Boston Manor – GLUE

Cold, intimate and ferocious – Boston Manor’s GLUE is their most ambitious record to date

Since 2013, Boston Manor have not rested their laurels. If you listened to the band’s debut LP – Be Nothing. – you would be correct in thinking that they had unearthed a healthy blueprint for success, but 2018’s Welcome To The Neighbourhood was introduced to the world and ripped up everything people thought they knew about the Blackpudlian 5-piece. Both stellar offerings, Boston Manor have established themselves as one of the hottest bands in the alternative scene thanks to their impressive musicianship and explosive live performances. Now, less than two years on, on the cusp of the release of their third LP, it is time to find out a little more about the new direction they are heading in.

GLUE – based solely off the album’s singles – feels to be the band’s most ambitious outing to date. Liquid, the first single that was released from the record, is the closest to the textbook ‘Boston Manor’ sound out of the bunch. Its fluid verses and soaring chorus vocals, which in this instance are matched up with the dulcet tones of Trophy EyesJohn Floreani, are incredibly infectious. This quality carried over into Ratking, which is one of the band’s grungiest efforts to date. While its verses pulse, the chorus is massive and injects some energy into the latter parts of the tracklisting. Everything Is Ordinary kicks off the album in a similarly energetic fashion. Its release grabbed the attention of fans for not only its abstract sound, but it’s jarring visuals and really laid out the foundations for what could be expected from the album. The other singles, Plasticine Dreams and On A High Ledge, begin an excavation into the softer underbelly of the record.

At its core, GLUE is an abrasive look at society. Differing from Welcome To The Neighbourhood, which excavated some of the issues experienced by the band in their hometown of Blackpool, GLUE seems to be questioning the wider state of the world. The likes of Plasticine Dreams, On a High Ledge and Stuck In The Mud are slower, more delicate explorations into a number of prevalent underlying issues, including the culture of toxic masculinity that is rooted in our society. While lyrically these songs are impressive, they are easily washed over in the grand scheme of the fluctuating LP. Contrastingly, another vice used by the band to explain their troubles in this record is the sheer fury.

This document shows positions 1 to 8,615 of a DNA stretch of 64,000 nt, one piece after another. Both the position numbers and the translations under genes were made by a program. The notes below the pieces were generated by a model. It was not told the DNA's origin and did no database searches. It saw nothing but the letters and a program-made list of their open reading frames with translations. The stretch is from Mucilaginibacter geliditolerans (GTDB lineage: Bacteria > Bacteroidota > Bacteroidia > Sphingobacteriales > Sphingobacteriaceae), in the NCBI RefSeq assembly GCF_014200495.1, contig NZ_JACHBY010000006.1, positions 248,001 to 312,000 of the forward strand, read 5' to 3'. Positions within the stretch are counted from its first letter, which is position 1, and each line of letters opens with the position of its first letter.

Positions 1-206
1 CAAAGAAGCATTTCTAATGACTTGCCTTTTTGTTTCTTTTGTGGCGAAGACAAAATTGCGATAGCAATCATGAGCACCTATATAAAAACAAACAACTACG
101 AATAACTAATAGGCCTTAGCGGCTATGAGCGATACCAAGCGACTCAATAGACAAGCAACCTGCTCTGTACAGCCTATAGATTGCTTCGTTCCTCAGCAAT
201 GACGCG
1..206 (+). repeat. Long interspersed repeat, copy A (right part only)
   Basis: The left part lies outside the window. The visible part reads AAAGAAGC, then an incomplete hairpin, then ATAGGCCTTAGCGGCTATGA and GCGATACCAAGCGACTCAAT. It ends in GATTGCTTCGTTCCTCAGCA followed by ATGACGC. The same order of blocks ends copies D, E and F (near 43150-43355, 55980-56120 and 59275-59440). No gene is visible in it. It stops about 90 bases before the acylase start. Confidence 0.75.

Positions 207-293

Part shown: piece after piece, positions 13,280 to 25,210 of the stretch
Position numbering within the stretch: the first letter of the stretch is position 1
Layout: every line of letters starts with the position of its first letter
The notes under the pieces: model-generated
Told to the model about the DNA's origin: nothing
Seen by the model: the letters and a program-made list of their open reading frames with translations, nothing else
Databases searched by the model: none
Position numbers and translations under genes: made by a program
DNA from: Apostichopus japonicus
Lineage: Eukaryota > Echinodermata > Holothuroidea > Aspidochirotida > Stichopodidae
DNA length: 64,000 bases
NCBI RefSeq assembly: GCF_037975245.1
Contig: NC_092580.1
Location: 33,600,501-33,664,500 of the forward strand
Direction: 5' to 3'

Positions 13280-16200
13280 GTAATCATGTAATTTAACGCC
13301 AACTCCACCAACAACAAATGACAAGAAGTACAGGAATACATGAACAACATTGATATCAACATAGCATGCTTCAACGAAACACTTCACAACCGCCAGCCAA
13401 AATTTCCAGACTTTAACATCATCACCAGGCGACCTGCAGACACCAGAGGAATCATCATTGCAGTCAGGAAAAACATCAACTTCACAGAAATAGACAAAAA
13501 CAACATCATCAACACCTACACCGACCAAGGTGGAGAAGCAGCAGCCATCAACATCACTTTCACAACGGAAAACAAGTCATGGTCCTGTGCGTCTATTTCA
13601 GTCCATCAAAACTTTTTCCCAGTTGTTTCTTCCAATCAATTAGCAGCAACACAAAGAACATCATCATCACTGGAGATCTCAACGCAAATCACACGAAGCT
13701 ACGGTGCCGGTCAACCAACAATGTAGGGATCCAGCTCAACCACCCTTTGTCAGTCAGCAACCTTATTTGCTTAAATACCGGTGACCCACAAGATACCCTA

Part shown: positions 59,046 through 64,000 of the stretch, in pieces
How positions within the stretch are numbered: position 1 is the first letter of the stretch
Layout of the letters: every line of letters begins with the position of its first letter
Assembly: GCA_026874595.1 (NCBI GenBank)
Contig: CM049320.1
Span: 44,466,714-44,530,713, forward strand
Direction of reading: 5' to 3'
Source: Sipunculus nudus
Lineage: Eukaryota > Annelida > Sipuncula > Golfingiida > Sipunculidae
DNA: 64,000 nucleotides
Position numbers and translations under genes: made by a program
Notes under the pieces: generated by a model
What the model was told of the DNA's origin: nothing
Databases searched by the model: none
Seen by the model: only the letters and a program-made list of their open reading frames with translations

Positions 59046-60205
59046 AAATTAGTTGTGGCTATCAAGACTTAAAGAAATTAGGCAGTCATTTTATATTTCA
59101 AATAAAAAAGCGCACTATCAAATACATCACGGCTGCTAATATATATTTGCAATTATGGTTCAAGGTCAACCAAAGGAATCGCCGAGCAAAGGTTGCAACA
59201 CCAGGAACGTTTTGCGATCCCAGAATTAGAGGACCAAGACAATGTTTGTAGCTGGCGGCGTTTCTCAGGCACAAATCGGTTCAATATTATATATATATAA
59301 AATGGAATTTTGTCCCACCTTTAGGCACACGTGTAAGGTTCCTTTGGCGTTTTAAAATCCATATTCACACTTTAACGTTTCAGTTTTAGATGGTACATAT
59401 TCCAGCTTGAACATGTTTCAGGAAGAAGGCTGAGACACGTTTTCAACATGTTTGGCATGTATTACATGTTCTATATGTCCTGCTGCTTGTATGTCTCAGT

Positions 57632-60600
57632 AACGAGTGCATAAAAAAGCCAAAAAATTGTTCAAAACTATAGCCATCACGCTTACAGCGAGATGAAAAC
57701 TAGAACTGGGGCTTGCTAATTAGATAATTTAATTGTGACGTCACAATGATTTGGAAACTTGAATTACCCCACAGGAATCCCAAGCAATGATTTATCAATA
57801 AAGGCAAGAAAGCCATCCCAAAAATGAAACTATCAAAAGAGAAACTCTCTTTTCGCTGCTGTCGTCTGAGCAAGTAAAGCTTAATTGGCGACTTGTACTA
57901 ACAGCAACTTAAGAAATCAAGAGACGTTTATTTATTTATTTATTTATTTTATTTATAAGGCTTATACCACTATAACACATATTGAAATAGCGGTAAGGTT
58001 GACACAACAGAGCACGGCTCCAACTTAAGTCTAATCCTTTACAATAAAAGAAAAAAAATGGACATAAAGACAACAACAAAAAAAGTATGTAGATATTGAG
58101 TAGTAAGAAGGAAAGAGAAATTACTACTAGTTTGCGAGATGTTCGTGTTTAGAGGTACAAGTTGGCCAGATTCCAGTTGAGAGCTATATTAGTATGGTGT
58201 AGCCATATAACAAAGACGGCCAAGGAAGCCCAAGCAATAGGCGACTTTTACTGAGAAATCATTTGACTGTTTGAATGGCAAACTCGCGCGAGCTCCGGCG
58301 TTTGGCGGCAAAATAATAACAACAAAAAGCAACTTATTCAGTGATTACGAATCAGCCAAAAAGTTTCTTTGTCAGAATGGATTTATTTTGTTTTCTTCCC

1’s & 0’s and You, Me & The Class War are jagged, layered ditties that stay with you long after listening – both of these songs strike the right balance between lyrical content and power. However, standouts Only1 and Brand New Kids really steal the show.  Only1 is a hybrid of Boston Manor’s electric live performances and the swagger showcased in 2018’s Welcome to the Neighbourhood. Henry Cox’s crooning vocals are prevalent in both these songs and really leave you wishing that they were on display in their full glory a little more throughout the record. Each of these songs are sure to whip fans into a frenzy when live shows return as key dates in the calendar.

While the quieter moments do have some glimpses of magic, it is these brash tunes that command your attention and make you want to come back for more. These stark, abrasive songs also pair flawlessly with GLUE’s visuals. Everything from the artwork for each of the singles, to the music videos and even the album cover itself, is creative, unique and really captures what this dark album is truly about. 

Boston Manor Artwork combines

Aside from the visuals, the soaring highs of this album come in its ferocious moments which showcase the sheer talent and maturity that the band have honed over the past few years. This album is brave and has gutsy qualities to it, however – as a collection of songs – it feels disjointed and falls short when stacked up against their impressive discography. While this album is different, time is sure to prove that Glue standout tracks will be welcome additions to fan’s playlists and the band’s setlist. 

3/5 Bytes.

Callum Huthwaite.

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